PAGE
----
Californians are far more concerned about children becoming obese than using illicit drugs, a Field Poll released today reports.
Since voters were last polled on perceived threats to children’s health in 2003, the top two concerns -- unhealthy eating and lack of exercise -- rose from being cited by 53 percent of Californians to 59 percent. Meanwhile, illegal drug use remained the third highest perceived threat, but shrank from 49 to 43 percent.
“These findings are a clear indication that there is a longstanding groundswell of concern among California voters about the related epidemics of diabetes and obesity,” Dr. George Flores of The California Endowment stated in the press release.
A majority surveyed support initiatives encouraging healthy diet and exercise. “Voters strongly support interventions that will reduce risks for these conditions, such as access to free clean drinking water and community health workers to help people live healthier lives in healthier places,” Flores said.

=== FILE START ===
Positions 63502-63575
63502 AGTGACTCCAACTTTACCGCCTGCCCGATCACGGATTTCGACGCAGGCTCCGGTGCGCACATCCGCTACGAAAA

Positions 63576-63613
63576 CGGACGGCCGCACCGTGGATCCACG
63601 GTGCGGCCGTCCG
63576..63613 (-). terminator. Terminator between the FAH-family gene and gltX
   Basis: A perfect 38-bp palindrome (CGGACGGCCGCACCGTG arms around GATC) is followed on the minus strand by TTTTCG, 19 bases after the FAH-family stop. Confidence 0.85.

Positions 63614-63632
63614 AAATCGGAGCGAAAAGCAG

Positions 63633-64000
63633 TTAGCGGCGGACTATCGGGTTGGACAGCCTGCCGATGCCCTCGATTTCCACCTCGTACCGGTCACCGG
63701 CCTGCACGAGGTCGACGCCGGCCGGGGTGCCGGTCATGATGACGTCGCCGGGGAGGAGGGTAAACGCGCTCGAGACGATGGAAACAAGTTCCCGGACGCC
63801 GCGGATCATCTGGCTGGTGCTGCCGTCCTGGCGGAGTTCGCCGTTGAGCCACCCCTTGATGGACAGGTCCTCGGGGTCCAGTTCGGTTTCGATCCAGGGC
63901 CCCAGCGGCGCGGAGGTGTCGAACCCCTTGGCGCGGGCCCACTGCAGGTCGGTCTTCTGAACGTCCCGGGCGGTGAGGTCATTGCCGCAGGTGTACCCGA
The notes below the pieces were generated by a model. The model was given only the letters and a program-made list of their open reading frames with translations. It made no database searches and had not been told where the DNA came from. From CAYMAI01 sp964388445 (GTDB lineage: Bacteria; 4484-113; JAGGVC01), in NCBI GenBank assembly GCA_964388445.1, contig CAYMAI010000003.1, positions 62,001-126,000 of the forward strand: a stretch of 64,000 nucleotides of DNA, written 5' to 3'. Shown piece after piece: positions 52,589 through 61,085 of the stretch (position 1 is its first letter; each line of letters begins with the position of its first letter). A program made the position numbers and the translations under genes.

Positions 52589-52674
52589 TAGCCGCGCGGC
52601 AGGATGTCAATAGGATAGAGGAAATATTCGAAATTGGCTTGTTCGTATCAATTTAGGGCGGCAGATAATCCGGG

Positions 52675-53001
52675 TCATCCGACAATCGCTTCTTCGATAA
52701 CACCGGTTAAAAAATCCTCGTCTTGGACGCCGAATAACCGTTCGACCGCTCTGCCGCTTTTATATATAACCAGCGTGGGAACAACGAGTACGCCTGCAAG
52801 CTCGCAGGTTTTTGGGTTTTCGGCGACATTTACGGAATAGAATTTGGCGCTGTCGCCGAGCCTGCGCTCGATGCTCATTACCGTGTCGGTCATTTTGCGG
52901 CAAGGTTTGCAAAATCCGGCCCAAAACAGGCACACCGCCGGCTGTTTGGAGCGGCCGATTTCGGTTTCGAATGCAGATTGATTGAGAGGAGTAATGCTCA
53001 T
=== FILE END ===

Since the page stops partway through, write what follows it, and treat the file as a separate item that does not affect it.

That childhood obesity is a priority concern for California voters is good news for health advocates and lawmakers pushing policies like the statewide soda tax. Researchers suggest the move would save hundreds of millions of dollars in medical costs and reduce new diabetes cases by tens of thousands.
"Looking at these results, wow, the public is really starting to absorb a lot of the things we've been telling them for a long time," Dr. Carolyn Jasik of UCSF Benioff Children's Hospital told the San Francisco Chronicle. "Not only are they hearing that obesity is a problem, but they're hearing how to make it better. They're getting it from the media, the government, their doctors, their schools. It's on everybody's mind now."
Given government findings that a whopping 18 percent of American children ages 6 to 19 are obese, it’s no surprise voters are catching on to the troubling phenomenon -- and that may mean embracing government policies aimed at improving and restricting American children’s diet.
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